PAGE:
Deal yourself a better hand by busting these common myths you might have about owning a credit card.

"An investment in knowledge pays the best interest."

As the American polymath Benjamin Franklin once wrote, knowledge pays off. And that, of course, includes matters of financial literacy.

But myths continue to surround one simple tool many of us carry in our wallets today: the credit card.

Some people will tell you to avoid credit cards if you don't want to find yourself in debt. But the reality is that making smart decisions about credit cards can offer you greater financial freedom. We can only learn to maximise our benefits from our credit cards by knowing exactly how they work and what they are all about.

Here is a closer look at the truth behind five common myths:


1. Too many credit cards can hurt my credit score

The higher your credit score is, the more desirable of a borrower you are to potential lenders.

But credit scores are based largely on these five things: payment history, total amount owed, length of credit history, types of credit, and new credit. On its own, payment history typically accounts for a significant portion of one's credit score.

If anything, having a few more credit cards can boost your credit score if you make all your payments on time and maintain a healthy credit utilisation ratio.

2. The more credit cards, the more debt

It's true that applying for more credit cards can result in an available credit higher than your annual income. But this in no way means that you have to max them out.

By managing your cards for different functions and paying all your bills in full on time, you can empower your spending and save a lot more.

And this is especially so when many credit cards offer different perks for different platforms, allowing you to maximise your rewards on what you spend most on. Travel rewards, grocery shopping, utility bills, online purchases - you name it, they've got it. Cashback perks can be particularly useful for those making big-ticket purchases for their new home, for instance.

For example, Maybank's new Family & Friends Card brings freedom of choice and consumer empowerment to card members when they customise their cashback categories, allowing them to earn up to S$125 of cashback monthly.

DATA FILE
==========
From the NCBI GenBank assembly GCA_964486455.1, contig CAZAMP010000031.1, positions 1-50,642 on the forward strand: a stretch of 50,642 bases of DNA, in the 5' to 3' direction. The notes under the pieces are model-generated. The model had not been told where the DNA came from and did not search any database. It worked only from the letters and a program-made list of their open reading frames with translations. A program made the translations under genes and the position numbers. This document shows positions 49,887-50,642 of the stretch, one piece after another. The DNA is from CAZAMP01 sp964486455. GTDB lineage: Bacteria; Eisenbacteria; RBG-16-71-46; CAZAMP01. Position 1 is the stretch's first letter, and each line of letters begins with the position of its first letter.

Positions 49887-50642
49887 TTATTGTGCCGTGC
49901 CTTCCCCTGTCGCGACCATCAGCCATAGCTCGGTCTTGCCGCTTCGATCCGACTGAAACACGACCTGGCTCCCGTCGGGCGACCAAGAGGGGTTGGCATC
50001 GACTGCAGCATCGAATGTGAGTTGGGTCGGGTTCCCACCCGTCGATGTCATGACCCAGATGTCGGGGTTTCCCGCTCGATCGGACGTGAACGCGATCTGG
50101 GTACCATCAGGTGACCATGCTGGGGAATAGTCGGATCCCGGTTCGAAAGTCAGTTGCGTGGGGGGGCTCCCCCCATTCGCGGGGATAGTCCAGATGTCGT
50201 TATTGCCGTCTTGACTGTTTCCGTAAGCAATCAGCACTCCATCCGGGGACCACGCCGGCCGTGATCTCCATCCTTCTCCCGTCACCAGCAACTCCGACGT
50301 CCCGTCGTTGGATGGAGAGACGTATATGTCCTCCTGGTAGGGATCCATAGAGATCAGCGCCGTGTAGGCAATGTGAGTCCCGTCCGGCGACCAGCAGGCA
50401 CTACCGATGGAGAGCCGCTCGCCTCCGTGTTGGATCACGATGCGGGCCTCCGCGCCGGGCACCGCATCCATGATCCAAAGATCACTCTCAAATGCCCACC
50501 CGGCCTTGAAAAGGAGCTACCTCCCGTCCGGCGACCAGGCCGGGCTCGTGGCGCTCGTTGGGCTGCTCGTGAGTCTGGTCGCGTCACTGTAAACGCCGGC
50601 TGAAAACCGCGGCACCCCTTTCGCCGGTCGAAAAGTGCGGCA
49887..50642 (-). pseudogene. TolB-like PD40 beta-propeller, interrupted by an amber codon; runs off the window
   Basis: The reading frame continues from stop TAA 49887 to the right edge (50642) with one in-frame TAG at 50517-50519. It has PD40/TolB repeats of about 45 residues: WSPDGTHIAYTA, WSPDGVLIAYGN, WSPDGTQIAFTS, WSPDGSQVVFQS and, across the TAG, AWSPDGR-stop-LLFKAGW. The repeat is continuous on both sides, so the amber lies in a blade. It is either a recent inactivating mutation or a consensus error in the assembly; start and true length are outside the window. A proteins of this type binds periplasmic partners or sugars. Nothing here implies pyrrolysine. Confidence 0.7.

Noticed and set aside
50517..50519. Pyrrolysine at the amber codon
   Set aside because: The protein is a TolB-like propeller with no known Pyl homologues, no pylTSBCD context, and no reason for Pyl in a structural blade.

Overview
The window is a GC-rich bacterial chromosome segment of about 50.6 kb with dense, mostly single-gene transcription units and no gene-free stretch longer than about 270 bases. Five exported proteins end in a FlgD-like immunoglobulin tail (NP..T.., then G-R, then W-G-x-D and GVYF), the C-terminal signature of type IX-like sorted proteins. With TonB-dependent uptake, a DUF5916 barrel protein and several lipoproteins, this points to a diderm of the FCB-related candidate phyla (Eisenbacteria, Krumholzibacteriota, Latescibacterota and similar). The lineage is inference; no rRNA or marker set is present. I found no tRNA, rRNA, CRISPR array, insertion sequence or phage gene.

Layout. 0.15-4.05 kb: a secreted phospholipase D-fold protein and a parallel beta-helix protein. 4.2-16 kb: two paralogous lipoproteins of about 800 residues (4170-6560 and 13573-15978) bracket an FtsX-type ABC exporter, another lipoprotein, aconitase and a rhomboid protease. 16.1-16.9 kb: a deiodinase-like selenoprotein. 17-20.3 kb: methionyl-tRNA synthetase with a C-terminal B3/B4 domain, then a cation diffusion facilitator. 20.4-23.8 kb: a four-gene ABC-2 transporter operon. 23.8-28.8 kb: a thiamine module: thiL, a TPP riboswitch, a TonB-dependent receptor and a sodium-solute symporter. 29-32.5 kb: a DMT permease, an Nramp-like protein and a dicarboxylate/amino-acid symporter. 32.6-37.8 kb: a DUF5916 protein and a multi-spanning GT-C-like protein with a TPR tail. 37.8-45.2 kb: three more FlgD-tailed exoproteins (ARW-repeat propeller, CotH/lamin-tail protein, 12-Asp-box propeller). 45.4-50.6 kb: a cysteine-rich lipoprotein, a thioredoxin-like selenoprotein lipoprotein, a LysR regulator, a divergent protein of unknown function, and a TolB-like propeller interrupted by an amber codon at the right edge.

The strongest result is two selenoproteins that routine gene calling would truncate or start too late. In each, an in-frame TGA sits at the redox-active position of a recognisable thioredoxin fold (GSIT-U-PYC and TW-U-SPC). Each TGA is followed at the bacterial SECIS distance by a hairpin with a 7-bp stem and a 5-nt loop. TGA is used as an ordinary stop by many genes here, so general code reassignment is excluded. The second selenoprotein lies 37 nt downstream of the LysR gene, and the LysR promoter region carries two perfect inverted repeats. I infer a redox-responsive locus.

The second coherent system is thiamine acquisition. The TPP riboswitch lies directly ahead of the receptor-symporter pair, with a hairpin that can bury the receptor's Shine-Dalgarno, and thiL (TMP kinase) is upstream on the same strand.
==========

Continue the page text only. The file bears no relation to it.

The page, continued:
3. I have to be Kim Kardashian-rich to manage more than one or two credit cards

Once again, credit card lenders prioritise your payment and credit history.

Having some usage on your active cards and making prompt payment is an indication to future lenders that you are highly credible. Your next card approval may be a breeze!

4. An increase in my credit card limit means I will end up spending more

Always keep your latest income updated with your bank. And if your bank increases your credit card limit, it means that they think you're financially responsible enough to handle it.

In fact, assuming ceteris paribus, a higher credit limit automatically gives you a lower credit utilisation ratio. Who knows, it may even come in handy in freak accidents or emergencies.

Just remember that there is always the option to set a limit on your credit cards by calling your bank or using self-help services online.


5. I should regularly 'Marie Kondo' my credit cards

It seems intuitive to cancel a card that you no longer have as much use for. However, there may be more pros to retaining that card you have maintained a good history on.

Your earliest known credit history will date back to that first approved credit card and if you have maintained a good credit record so far, it will only serve as a clear reflection of your financial credibility.

Cancel a credit card only if you have too many cards with overlapping benefits on your plate or consider downgrading it to avoid annual fees.

Most importantly, don't shoot yourself in the foot by paying your bills late and incurring charges and other penalties.

the bottom line:

Use a little discipline and prudence when it comes to credit cards, and you can gain the upper hand in your finances.

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